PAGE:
- The Washington Times - Sunday, June 29, 2003

Two reports on the environment were released last week, each with a different tale. The Environmental Protection Agency released its first of a kind analysis of the state of the environment, and the League of Conservation Voters (LCV) put out its annual presidential scorecard. The EPA report was released on the eve of the departure of its administrator, Christine Todd Whitman, and the LCV document was printed just prior to its environmental forum for Democratic presidential hopefuls.

According to the EPA’s assessment, the environment is in better shape now than it has been in decades — 94 percent of Americans drink relatively unpolluted water, releases of toxic chemicals have fallen by nearly 50 percent since 1988 and air pollution has fallen by 25 percent over the last three decades. Life expectancy is increasing. The authors of the EPA report rightly recognized that the links between pollutants and damage to human health have not been fully fleshed out, either for the current climate or the one that might come.

Yet, while climate models can be used to predict anything from an upcoming “Themageddon,” (the name of the recently released book by Greenpeace co-founder Robert Hunter) to an upcoming ice age, their predictive value is contingent on the quality of the data put into them. It is not easy to measure, much less make predictions about, the many interacting factors that contribute to climate change. Nor is it easy to determine the exact level of exposure to a given chemical that could cause a cancer in a particular person.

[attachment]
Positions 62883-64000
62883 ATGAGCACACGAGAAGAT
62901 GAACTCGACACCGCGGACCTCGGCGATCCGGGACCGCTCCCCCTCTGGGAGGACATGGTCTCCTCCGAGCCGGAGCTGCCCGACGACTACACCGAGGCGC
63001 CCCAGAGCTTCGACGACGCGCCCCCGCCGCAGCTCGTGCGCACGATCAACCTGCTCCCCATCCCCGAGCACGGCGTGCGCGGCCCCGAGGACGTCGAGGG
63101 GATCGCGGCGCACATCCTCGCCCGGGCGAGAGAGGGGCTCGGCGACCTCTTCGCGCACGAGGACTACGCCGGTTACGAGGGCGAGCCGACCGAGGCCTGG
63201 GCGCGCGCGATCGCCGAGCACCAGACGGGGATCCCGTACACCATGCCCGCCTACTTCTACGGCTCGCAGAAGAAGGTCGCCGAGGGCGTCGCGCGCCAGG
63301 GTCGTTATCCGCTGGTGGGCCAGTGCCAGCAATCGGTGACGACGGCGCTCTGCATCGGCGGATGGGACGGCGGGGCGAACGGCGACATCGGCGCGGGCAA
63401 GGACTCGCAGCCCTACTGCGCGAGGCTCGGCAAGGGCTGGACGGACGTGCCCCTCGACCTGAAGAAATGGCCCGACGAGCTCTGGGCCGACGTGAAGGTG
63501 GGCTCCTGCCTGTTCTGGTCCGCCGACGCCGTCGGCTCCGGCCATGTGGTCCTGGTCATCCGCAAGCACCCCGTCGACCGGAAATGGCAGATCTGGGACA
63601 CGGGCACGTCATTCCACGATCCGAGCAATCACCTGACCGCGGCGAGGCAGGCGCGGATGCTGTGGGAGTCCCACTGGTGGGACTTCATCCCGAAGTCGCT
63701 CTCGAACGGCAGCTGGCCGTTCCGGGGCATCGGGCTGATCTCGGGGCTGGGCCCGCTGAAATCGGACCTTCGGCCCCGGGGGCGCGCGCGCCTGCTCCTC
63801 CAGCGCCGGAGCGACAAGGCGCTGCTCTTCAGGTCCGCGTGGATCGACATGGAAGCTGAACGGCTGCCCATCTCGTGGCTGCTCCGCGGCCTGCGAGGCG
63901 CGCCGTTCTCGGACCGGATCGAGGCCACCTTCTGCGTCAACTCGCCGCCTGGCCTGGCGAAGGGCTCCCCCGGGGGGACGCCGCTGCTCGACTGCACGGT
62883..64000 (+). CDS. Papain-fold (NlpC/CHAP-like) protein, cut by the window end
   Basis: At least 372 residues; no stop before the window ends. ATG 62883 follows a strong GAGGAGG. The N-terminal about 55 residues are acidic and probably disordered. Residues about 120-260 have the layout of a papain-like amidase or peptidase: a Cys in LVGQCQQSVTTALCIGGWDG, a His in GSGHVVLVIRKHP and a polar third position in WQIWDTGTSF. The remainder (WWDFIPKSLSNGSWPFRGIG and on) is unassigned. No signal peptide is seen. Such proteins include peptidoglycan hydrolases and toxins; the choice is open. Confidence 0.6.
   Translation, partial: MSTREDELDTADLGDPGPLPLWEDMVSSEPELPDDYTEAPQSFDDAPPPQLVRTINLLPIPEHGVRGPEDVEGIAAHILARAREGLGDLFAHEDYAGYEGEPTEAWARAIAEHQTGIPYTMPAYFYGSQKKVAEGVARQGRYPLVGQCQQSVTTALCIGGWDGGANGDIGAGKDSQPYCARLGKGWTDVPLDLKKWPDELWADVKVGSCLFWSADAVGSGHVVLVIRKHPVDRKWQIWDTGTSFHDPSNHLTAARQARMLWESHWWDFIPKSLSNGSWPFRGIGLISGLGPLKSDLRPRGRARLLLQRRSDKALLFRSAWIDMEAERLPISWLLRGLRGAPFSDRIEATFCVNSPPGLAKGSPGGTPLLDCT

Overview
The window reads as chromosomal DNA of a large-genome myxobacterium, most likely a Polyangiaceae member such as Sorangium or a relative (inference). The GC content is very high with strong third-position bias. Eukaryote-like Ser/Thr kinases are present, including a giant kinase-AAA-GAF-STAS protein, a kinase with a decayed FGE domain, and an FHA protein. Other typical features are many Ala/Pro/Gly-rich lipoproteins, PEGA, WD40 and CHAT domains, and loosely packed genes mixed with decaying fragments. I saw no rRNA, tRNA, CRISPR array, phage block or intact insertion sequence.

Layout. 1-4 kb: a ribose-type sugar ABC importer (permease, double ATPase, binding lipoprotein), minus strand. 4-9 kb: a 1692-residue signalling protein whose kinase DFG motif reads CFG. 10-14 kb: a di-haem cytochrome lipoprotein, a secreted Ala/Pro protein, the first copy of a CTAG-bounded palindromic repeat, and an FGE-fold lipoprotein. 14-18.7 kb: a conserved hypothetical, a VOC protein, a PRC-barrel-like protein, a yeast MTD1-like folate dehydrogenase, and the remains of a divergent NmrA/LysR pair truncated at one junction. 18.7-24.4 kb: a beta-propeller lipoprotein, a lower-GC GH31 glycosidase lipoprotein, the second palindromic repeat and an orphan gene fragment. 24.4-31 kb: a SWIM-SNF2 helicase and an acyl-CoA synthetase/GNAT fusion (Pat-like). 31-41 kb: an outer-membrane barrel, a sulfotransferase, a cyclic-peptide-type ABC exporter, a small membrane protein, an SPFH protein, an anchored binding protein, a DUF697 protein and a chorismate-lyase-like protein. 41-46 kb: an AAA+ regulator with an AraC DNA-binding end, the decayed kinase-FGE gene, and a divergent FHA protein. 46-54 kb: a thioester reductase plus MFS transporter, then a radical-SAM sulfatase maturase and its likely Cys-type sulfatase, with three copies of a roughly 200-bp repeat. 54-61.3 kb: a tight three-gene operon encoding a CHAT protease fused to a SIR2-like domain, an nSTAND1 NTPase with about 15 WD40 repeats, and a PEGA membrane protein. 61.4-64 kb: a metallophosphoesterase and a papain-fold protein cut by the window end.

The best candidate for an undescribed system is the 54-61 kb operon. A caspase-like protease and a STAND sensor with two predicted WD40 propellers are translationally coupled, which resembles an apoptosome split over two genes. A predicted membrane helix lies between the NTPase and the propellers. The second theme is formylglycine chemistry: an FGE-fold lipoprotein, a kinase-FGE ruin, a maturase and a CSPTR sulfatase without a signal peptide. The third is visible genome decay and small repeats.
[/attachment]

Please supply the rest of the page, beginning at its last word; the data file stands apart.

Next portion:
It is both sound science and smart governance to admit that the information currently available is simply not accurate enough to set policy by. No amount of hand-wringing can make it otherwise.

Unfortunately, the LCV report read more like a fund-raising letter than a serious policy prescription. That might have had something to do with the LCV’s recent hiring of long-time Democratic activist Mark Longabaugh as a political strategist. The report claimed that the administration has launched a “starve-and-strangle” approach to environmental programs, using “deceptive rhetoric, arcane procedural methods and funding cuts to carry out an anti-environment, pro-corporate agenda.” While it mentioned the administration’s decision to reduce the emissions of off-road diesel engines and noted its decision to raise fuel efficiency standards, the LCV report still gave the administration an “F.”

Yet, had it focused on finding solutions instead of simply attacking Mr. Bush, the LCV report could have supplemented the administration’s attempts to protect the environment — reminding it of areas it had overlooked or even recommending cleaner, greener solutions than those supported by the White House. After all, reasonable people can disagree with administration’s policies and yet still support its hope of leaving the environment cleaner than when it came to Washington. Yet, stewardship in that area requires that partnerships be formed between all environmental stakeholders — public citizens, environmental groups and industry representatives.

Taken together, the EPA and LCV reports show that the environment is improving, and will continue to improve so long as public citizens take such stewardship seriously. However, political environmentalists might have to get out of the way before pragmatic solutions can be fully realized.

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